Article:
It’s commute time. You’re traveling to work, listening to the radio. You’re clocking about 25 miles an hour on the freeway when you accidentally bump the car in front of you. No one’s hurt, but you know this will impact your insurance rates. Did you also know your employer could be responsible for your commute time? Sometimes, employers are responsible for paying the employee for the commute time, and for accidents while driving to/from work.
Must My Employer Pay for My Commute Time?
Usually, the answer is no. Recent court decisions, however, are creating several exceptions to the general rule. Employers must pay employees for time traveling to work-related functions. Employers must pay employees for all “hours worked.” This includes any time the employee is suffered or permitted to work. It also includes time the employee is subject to the employers control. Traditionally, traveling to and from work is not considered part of the job. In 1947, the Department of Labor adopted the Portal-to-Portal Act, which modified the federal laws regulating minimum wage and overtime.
The Portal-to-Portal Act (secs. 1–13, 61 Stat. 84–89, 29 U.S.C. 251–262) eliminates from working time certain travel and walking time and other similar “preliminary” and “postliminary” activities performed “prior” or “subsequent” to the “workday” that are not made compensable by contract, custom, or practice.
For the most part, California follows similar rules. For example, employers don’t have to pay for commute time when the employer does not control the method and means of transportation. Employees who “commute to work on their own decide when to leave, which route to take to work, and which mode of transportation to use. By commuting on their own, employees may choose and may be able to run errands before work and to leave from work early for personal appointments.” Therefore, the commute time is not compensable.
When an employee must report to the employer’s business office before going to the actual worksite, the employee is “subject to the control of the employer” from the moment of reporting to the office until the employee is released to proceed directly to his or her home. Morillion v. Royal Packing Co. (2000) 22 Cal.4th 575.
Is My Employer Responsible for an Accident During Commute Time?
If you asked this question 10 years ago, I would have said no. However, in 2013, a court said that an employees was “acting within the scope of employment” when she got into an accident while running personal errands on her commute home because an employee was required to use her car for work (Moradi v. Marsh USA, Inc., 219 Cal. App. 4th 886). Moradi worked for an insurance broker. She had to drive her personal vehicle to work so she could do work errands throughout the day. Because the employer required her to have her vehicle at work, the employer could be responsible for accidents while driving to/from work.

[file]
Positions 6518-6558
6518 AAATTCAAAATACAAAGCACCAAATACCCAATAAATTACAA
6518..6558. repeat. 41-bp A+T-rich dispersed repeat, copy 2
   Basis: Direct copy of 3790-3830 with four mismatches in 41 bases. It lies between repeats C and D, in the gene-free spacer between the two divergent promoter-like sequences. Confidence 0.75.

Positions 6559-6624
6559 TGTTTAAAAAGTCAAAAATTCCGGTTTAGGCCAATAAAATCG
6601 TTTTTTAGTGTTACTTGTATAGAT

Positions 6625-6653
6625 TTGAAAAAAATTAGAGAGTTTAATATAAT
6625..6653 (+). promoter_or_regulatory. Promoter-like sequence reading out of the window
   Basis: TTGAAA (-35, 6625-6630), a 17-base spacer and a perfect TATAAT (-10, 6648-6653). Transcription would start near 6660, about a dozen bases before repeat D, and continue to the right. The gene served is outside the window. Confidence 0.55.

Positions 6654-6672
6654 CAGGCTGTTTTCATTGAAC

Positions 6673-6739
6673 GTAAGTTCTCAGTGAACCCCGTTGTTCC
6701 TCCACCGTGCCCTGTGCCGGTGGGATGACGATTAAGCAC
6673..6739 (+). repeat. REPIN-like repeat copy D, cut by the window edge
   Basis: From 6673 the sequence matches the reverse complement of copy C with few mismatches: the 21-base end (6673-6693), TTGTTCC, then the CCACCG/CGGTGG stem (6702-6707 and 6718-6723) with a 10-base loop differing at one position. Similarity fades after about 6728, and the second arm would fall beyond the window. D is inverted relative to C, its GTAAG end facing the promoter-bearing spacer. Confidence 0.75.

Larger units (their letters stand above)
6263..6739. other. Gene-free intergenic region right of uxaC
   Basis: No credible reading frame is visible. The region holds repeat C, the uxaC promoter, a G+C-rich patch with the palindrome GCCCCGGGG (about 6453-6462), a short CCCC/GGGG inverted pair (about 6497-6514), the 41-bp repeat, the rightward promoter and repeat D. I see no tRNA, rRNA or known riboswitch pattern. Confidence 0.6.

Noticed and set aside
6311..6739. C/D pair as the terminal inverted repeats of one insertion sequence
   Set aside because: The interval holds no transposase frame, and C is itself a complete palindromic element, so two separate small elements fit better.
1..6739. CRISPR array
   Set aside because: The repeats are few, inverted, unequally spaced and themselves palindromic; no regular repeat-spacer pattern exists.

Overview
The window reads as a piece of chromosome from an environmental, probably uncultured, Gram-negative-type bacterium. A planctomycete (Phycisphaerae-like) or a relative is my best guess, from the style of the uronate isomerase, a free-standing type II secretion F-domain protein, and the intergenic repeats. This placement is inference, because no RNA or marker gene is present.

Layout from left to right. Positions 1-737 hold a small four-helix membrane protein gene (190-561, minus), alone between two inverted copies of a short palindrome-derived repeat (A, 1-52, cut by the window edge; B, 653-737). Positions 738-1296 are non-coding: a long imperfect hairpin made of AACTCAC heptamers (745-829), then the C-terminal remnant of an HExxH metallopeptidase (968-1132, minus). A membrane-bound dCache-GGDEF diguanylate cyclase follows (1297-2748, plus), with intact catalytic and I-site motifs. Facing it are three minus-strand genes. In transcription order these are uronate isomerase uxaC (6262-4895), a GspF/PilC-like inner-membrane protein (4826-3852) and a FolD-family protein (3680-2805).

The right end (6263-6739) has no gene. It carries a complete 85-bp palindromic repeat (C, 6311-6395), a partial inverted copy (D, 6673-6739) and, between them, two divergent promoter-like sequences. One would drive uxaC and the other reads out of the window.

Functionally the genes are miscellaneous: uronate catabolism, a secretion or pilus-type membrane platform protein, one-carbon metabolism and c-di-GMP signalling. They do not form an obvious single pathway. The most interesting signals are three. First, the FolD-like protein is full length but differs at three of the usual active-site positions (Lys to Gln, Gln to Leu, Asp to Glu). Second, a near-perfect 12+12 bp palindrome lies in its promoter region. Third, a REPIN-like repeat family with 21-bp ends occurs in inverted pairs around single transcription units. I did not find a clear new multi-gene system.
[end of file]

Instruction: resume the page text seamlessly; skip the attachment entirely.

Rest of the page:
In 2017, another court followed the same logic.(Sumrall v. Modern Alloys, Inc.). In Summrall,
a construction company paid its employee only for the hours he worked at a jobsite. But rather than driving his vehicle directly from his home to the jobsite, the company expected the employee to first commute to the company’s “yard.” The employee would then drive a company truck from the yard to the jobsite, transporting coworkers and materials. One day, while driving from his home to the yard, the employee collided with a motorcyclist, who sued the construction company.
If the employee’s “worksite” was the “yard,” then the employee was commuting on his own time, in his own vehicle, and therefore the employer would not be liable. However, if the employee’s “worksite” was the actual jobsite, then traveling to the yard to pick up supplies and workers was a part of the employee’s job responsibilities, and the employer could be liable for accidents occurring on the way to the yard.
Neither Moradi nor Sumrall addressed whether the employee had to be paid for the commute time. Whether the time is compensable is a slightly different analysis from whether the employer can be responsible for an accident occurring during the commute. Employers, however, need to be aware of both issues when creating policies and practices for employees driving to/from work, and to/from job sites.
Travel and Commute Time Policies
If you have questions about whether your commute time is compensable, or if you would like to discuss your travel time policies, contact the Nuddleman Law Firm, P.C. and speak with a knowledgeable employment attorney.
Original article by Robert E. Nuddleman of Nuddleman Law Firm, P.C.
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